Ensuring a smooth passage for these products is what keeps me on my toes — particularly with GHIT, because these are the first products we're going to launch. Successfully launching them will demonstrate the effectiveness of GHIT's model. It will increase confidence in what we do. I can't wait for the day we will be able to say to our stakeholders: ‘We have delivered. Thank you for believing in us.'
It's a learning process, and from these first products we will learn how to get products to market much more efficiently. We want to reach the point where we can say that we paved the way for essential public health products that are being used by millions of people.
Most people probably do not realize that GHIT team of is made up of just twenty people, working mostly behind the scenes. They think GHIT is a huge organization, because we do things that much bigger organizations are doing.
I have worked in different organizations in numerous countries, but the GHIT office is by far the most motivating working environment I have ever worked in. The ambience, team spirit, and relaxed and flexible working style makes me look forward to work every day. The leadership style is that of “togetherness.” Everyone shares their opinions without fear or favor. You're part of the team, you're actually contributing, which is rare in many workplaces.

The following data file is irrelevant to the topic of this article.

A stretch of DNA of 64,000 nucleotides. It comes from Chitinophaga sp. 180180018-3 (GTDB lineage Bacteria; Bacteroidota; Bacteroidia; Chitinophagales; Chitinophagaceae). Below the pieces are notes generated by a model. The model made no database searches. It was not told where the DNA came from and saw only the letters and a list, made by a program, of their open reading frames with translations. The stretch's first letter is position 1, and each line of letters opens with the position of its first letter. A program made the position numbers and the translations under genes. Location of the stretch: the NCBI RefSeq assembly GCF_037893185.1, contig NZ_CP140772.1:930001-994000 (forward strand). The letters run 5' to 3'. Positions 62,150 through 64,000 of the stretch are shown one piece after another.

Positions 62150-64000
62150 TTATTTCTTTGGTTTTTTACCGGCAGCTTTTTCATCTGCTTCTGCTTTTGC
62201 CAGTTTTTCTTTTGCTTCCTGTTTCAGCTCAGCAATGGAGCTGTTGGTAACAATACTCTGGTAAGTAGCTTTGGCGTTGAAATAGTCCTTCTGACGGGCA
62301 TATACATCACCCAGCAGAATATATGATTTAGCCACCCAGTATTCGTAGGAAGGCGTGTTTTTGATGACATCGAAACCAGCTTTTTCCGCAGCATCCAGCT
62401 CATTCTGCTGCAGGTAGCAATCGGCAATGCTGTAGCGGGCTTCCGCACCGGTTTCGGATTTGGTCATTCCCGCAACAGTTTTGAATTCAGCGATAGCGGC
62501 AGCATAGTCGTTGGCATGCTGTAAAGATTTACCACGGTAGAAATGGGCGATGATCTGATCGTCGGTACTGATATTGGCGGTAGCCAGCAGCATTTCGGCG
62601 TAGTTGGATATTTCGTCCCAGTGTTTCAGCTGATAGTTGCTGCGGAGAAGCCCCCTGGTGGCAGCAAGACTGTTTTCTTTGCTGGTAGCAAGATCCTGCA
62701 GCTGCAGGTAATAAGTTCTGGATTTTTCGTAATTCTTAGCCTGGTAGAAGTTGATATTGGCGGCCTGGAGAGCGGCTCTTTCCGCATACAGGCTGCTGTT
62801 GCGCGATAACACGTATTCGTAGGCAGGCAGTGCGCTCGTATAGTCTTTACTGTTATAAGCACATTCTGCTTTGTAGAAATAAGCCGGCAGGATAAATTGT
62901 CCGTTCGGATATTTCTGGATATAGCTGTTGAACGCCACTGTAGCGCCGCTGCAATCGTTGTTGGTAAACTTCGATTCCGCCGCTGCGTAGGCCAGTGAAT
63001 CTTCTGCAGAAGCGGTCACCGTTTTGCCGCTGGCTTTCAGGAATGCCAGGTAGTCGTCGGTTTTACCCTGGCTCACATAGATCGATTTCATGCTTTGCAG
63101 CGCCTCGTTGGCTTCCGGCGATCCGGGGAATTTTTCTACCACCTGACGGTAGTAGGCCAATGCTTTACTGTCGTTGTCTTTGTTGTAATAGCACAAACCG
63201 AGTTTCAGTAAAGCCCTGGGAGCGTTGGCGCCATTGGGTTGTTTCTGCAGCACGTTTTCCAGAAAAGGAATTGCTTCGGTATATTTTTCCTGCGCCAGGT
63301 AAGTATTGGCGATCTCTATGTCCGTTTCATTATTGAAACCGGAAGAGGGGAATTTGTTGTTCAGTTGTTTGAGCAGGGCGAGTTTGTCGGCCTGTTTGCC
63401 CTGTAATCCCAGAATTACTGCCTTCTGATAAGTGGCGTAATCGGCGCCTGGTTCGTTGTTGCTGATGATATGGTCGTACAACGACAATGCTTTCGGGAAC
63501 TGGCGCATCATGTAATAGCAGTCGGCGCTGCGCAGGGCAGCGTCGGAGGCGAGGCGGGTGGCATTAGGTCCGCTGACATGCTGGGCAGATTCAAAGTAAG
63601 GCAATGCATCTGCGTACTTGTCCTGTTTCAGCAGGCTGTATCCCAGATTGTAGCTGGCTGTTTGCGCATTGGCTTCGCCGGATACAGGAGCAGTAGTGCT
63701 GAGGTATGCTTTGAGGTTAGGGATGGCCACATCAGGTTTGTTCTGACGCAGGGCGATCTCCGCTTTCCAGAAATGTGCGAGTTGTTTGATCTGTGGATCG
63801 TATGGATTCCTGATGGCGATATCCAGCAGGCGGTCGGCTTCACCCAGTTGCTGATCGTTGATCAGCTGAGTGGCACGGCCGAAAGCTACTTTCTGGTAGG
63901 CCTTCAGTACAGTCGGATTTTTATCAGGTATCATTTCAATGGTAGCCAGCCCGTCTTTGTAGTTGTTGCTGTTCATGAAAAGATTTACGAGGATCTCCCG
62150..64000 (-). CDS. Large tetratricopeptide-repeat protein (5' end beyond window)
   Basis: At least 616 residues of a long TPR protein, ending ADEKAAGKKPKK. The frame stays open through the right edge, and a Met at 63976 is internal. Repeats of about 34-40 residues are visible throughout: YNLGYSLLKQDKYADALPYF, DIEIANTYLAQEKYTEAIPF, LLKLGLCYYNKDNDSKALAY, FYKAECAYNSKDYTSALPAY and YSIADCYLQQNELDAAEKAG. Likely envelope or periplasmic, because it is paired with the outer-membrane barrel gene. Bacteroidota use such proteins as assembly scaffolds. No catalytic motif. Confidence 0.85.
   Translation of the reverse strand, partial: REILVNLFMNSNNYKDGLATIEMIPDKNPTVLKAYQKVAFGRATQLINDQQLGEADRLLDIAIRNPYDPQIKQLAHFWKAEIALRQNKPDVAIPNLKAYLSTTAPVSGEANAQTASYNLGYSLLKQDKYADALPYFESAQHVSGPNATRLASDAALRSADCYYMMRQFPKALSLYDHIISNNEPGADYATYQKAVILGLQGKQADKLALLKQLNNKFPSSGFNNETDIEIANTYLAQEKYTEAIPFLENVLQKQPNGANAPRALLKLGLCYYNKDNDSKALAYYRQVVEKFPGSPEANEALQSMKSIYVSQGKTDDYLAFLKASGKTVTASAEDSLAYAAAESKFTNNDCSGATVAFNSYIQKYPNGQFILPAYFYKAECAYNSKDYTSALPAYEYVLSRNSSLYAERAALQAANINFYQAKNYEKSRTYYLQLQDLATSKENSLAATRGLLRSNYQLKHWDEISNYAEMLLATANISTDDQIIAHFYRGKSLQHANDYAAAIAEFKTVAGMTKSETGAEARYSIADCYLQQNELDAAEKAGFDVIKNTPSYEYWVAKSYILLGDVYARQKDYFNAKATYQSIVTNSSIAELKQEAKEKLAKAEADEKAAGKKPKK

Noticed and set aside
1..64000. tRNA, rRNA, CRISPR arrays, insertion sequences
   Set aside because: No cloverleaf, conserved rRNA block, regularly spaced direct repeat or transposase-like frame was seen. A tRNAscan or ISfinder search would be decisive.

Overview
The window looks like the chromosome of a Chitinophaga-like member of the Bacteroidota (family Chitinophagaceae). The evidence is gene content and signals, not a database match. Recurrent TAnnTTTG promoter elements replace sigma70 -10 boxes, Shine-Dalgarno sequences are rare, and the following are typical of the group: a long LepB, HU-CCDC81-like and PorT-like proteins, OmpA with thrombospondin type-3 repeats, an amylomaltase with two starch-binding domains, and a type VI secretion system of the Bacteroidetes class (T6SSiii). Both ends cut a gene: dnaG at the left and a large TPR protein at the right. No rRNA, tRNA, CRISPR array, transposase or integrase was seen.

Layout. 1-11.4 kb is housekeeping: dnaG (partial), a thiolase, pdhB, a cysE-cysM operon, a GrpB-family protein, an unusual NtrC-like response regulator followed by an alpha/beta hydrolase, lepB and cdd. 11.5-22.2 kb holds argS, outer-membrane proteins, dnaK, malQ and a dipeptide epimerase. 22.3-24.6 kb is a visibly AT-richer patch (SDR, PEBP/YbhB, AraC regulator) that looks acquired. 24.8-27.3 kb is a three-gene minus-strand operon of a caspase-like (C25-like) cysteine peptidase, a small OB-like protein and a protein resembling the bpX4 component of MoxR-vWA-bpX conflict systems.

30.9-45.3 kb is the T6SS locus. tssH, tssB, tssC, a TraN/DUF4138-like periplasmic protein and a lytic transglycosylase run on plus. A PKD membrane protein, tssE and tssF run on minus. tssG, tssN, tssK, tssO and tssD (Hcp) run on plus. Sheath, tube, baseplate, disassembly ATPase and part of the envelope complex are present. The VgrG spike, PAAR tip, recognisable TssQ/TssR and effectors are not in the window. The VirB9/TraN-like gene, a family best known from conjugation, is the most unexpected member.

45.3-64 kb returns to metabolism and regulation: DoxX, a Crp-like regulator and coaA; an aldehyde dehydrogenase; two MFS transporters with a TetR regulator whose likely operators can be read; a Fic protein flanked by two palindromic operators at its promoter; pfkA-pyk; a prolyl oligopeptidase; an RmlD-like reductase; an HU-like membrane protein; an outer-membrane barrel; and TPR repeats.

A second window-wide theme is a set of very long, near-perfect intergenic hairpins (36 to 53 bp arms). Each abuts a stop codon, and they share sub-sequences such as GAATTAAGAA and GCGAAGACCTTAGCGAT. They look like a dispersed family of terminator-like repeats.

The GHIT team is really diverse. It's a Japanese organization, but also an international organization — so we have that flair. I am the only non-Japanese member of the team, but I don't feel like an outsider at all. That could also be because I have lived in Japan since 2003, with a few breaks in between when I was on mission with MSF. In that time, I gained an appreciation of Japanese culture, and a bit of the language, which makes it easier for me to assimilate. I guess that also makes it easier for my colleagues. A lot of the team members have international exposure to different work cultures… and they graciously accept my faux pas. I hope!
Japan has always contributed a lot to global health. The desire to help others is part of Japanese culture. Some friends of mine were telling me that about 60 years ago, Japan was on the receiving end of aid from organizations like UNICEF, so for most Japanese people it's the natural thing to do—to pay it forward. Japan has had its fair share of public health problems; for example, Japan was ravaged by tuberculosis and leprosy many years ago, there was the public health disaster of the Minamata disease, and the atomic bombs in Hiroshima and Nagasaki. Despite this, Japan rose from the ashes and used those experiences to develop. Now Japan is a technology hub and is using its own innovation to help other countries facing similar challenges.